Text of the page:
>> Maintains the informal clearance process but combines the unused ACCC formal merger clearance process with the Australian Competition Tribunal merger authorisation process.

>> Under the new combined process, the ACCC will approve a merger if it does not substantially lessen competition or the public benefits outweigh the detriment to the public.

>> The Tribunal may review a determination of the ACCC and affirm, set aside or vary the determination.

>> In its review, the Tribunal can only have regard to information referred to in the ACCC's reasons and information provided to the ACCC, unless the new information clarifies the information that was before the ACCC or was not in existence at the time.

>> The ACCC and Tribunal processes will be subject to strict timelines.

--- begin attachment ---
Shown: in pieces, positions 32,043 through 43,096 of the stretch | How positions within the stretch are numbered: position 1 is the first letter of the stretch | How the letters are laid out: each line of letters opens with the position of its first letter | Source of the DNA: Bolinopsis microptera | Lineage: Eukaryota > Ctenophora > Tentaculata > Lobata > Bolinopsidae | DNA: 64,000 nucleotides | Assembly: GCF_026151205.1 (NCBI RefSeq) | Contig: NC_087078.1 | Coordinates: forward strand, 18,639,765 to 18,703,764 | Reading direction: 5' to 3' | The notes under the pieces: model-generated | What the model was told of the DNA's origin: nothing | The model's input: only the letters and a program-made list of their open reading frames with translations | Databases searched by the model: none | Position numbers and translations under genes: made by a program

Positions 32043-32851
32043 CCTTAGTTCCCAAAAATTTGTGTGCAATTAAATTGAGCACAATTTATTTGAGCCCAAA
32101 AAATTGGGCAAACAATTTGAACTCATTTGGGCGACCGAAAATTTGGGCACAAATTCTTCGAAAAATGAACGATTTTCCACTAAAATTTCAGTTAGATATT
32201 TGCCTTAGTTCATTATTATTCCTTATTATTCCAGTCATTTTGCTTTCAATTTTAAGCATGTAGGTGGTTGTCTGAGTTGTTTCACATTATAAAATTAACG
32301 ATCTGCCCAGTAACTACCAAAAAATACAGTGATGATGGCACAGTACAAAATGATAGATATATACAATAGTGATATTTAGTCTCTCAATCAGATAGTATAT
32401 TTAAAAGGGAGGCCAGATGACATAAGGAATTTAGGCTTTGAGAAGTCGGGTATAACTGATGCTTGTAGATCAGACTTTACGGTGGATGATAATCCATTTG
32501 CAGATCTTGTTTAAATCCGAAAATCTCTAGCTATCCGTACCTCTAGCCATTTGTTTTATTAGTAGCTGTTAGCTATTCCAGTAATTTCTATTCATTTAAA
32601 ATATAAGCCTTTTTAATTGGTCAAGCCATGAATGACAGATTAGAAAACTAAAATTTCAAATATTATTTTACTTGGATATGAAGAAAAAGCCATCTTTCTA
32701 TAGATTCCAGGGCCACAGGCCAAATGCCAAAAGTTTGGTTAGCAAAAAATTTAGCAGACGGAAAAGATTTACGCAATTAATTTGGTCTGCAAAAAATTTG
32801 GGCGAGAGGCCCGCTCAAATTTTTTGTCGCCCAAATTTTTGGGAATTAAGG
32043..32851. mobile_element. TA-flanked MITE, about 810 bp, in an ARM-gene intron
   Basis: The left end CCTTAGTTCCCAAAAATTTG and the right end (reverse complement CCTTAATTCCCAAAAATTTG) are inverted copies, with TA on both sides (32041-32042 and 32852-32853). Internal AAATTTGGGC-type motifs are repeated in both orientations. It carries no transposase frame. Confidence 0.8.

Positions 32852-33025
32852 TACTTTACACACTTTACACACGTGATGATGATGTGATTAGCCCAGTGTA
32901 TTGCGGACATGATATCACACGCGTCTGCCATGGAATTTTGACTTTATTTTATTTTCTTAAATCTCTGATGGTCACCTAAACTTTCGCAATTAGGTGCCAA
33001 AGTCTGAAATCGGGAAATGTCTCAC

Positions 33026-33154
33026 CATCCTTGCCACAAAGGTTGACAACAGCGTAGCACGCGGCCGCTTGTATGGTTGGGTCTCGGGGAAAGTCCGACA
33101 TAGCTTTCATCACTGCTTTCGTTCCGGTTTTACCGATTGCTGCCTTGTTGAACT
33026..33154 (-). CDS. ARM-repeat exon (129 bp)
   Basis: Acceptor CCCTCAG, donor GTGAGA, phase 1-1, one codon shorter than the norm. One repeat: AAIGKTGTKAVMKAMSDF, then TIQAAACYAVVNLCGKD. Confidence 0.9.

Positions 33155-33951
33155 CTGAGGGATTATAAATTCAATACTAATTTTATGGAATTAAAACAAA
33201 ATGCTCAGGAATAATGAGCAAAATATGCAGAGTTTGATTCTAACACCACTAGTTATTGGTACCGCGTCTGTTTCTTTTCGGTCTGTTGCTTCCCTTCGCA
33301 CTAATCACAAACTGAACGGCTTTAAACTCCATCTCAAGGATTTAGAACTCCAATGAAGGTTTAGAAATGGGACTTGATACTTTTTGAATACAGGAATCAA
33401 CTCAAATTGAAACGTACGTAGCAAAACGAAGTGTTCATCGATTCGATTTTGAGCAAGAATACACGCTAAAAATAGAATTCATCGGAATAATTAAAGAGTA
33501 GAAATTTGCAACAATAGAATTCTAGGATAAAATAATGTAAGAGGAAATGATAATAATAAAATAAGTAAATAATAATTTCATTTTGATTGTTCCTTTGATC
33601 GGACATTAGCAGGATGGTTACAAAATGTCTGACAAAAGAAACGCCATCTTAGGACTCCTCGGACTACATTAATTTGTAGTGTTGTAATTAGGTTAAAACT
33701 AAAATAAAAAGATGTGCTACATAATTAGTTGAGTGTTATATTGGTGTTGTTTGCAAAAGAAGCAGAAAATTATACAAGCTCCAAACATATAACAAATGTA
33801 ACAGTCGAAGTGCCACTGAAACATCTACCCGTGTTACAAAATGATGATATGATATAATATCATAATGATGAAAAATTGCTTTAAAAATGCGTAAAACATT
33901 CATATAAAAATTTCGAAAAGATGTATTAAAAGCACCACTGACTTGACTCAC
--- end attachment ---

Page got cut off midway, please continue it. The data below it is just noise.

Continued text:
Authorisation by the Tribunal had become a popular option in recent years. These mergers will now need to be assessed by the ACCC in the first instance, with the option to seek review of the ACCC's decision by the Tribunal.

Most merger parties are likely to continue to use the flexible informal clearance route, which generally works well.

Some merger parties may seek authorisation from the ACCC, particularly in complex mergers where the competition arguments may be finely balanced. This option may be attractive as merger parties can argue the merger does not substantially lessen competition or results in a net public benefit, whereas previously authorisation was only available on public benefits grounds.